The Significance Of Hitler’s Childhood According To Alice Miller :
The Swiss psychoanalyst, Alice Miller, was of the view that most people repress their memories of childhood trauma and may be in such extreme denial about the way their parents mistreated them that they may actually, on a conscious level, idealize them rather than castigate them. This acts as a psychological defense mechanism : protecting the individual from the painful truth.
Nevertheless, Miller suggests, the unconscious rage they feel against their parents constantly fizzes beneath the surface looking for an outlet. This outlet takes the form of displacement (the redirecting of one’s rage onto innocent victims).
An exceptionally rare and extreme example of individuals who may act out this process of repression, denial and displacement is that of some serial killers. However, Miller provides an even more extreme example, that of the tyrant and fascist dictator, Adolf Hitler.
Hitler’s childhood was abusive ; indeed, Adolf Hitler, as a child, was severely physically abused by his father (Alois) who would regularly fly into uncontrollable rages and beat his son. Sometimes, Adolf Hitler’s mother would intervene in order to try to physically protect her son, only to be beaten by her husband herself as a consequence.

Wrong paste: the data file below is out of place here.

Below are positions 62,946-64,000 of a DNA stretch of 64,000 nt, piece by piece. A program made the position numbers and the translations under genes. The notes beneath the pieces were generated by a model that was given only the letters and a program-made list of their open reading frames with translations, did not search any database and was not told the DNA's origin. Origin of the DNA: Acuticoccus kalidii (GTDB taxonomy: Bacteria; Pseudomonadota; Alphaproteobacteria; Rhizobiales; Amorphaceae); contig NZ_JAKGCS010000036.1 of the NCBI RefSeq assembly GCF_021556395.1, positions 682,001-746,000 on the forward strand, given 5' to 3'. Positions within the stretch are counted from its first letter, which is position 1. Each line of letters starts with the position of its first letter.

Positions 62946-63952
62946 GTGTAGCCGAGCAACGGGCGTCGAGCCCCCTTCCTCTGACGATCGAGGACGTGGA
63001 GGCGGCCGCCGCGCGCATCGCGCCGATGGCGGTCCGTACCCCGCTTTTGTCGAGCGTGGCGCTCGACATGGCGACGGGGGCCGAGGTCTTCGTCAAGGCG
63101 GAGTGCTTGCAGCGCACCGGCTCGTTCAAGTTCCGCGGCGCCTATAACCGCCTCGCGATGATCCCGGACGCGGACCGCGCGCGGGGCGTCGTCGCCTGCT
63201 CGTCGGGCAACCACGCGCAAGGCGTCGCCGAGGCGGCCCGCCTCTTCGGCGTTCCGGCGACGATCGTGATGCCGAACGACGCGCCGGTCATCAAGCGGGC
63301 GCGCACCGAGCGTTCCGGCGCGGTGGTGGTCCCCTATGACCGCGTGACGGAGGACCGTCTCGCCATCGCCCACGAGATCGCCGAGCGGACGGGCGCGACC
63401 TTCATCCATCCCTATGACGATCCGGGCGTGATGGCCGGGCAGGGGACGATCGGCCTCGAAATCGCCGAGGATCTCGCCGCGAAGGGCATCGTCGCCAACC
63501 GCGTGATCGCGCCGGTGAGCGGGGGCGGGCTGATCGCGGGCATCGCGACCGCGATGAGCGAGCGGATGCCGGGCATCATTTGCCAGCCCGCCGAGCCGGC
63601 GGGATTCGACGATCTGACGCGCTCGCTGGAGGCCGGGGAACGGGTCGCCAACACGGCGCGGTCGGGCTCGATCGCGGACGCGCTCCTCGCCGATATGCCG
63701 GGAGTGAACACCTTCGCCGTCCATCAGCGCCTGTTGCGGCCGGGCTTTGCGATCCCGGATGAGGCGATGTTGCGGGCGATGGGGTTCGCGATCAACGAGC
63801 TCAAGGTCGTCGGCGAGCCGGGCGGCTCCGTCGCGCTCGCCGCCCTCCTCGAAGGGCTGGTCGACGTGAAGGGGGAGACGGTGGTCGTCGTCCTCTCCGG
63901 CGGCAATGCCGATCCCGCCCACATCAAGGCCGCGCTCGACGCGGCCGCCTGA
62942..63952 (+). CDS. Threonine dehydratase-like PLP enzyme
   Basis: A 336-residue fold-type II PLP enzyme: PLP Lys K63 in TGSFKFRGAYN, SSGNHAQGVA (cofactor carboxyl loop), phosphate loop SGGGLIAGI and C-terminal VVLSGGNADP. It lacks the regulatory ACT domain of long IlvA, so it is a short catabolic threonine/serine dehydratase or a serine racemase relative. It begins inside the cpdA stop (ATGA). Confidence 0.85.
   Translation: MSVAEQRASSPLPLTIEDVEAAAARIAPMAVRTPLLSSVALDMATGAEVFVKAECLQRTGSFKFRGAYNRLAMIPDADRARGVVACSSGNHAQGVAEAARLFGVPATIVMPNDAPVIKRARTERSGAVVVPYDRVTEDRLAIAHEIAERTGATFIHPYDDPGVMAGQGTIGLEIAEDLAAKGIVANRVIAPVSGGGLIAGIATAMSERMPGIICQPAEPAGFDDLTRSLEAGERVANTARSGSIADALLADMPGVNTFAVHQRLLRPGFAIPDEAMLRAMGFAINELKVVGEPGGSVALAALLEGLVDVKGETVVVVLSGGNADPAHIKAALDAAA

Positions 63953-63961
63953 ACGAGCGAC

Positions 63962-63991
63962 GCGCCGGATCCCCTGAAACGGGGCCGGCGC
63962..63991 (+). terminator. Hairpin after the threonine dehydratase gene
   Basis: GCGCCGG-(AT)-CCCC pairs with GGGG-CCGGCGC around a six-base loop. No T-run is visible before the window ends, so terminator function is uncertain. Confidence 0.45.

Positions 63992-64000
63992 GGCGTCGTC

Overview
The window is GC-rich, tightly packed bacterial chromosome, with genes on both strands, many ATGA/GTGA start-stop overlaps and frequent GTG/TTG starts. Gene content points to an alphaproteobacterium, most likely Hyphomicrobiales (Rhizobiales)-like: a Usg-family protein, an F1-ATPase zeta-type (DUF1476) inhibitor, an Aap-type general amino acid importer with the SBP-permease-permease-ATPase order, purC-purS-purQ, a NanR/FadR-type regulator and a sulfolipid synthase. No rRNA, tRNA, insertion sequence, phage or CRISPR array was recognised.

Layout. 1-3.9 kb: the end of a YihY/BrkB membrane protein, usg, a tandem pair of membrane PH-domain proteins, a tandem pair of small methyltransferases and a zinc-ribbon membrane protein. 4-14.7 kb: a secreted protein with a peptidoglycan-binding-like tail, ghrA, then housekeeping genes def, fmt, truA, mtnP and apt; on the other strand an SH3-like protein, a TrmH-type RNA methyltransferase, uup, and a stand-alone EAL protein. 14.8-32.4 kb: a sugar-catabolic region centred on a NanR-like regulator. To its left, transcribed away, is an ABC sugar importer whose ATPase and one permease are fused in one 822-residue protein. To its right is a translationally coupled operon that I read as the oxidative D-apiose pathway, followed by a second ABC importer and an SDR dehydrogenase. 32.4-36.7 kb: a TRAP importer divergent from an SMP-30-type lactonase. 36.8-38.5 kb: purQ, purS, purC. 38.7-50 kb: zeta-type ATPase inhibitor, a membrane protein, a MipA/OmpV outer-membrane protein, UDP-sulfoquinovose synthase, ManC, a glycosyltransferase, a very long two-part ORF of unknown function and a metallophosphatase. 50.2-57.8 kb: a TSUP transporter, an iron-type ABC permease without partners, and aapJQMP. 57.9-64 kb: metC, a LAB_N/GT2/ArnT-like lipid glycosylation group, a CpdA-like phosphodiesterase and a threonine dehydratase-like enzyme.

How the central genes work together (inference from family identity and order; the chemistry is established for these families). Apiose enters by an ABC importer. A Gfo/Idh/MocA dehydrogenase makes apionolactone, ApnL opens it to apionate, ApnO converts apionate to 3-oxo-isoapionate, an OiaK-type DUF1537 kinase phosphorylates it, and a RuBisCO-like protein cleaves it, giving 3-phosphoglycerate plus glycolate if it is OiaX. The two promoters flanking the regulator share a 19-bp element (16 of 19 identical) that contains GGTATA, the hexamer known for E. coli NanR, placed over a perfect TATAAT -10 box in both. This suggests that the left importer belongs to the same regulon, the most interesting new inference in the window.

- Above: Adolf Hitler’s childhood was abusive
One effect of this on Adolf Hitler is that he began to bully his sister which took the form of hitting her, just as he was hit by his father.
‘The terror of the Third Reich was cultivated in Hitler’s own home.’
– Florian Beierl
In modern day terms, then, Adolf Hitler’s family was highly dysfunctional, and this had a damaging psychological effect on him as evidenced not only by his bullying of his sister, but also by the fact that in his teens he became increasingly reclusive, resentful and emotionally unstable (particularly when interacting with his father).
According to Miller, Hitler’s terrible and horrific actions can be traced back to this dysfunctional childhood; according to Miller, his heinous actions as an adult were driven by a psychotic and deranged lust for ‘revenge on the world’ for his childhood suffering.
Miller also argues that many high ranking SS officers had also suffered abusive childhoods, as had other tyrants such as Mao and Stalin.
Miller’s ideas have been criticized for being overly simplistic, so she is something of a controversial figure.
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David Hosier BSc Hons; MSc; PGDE(FAHE).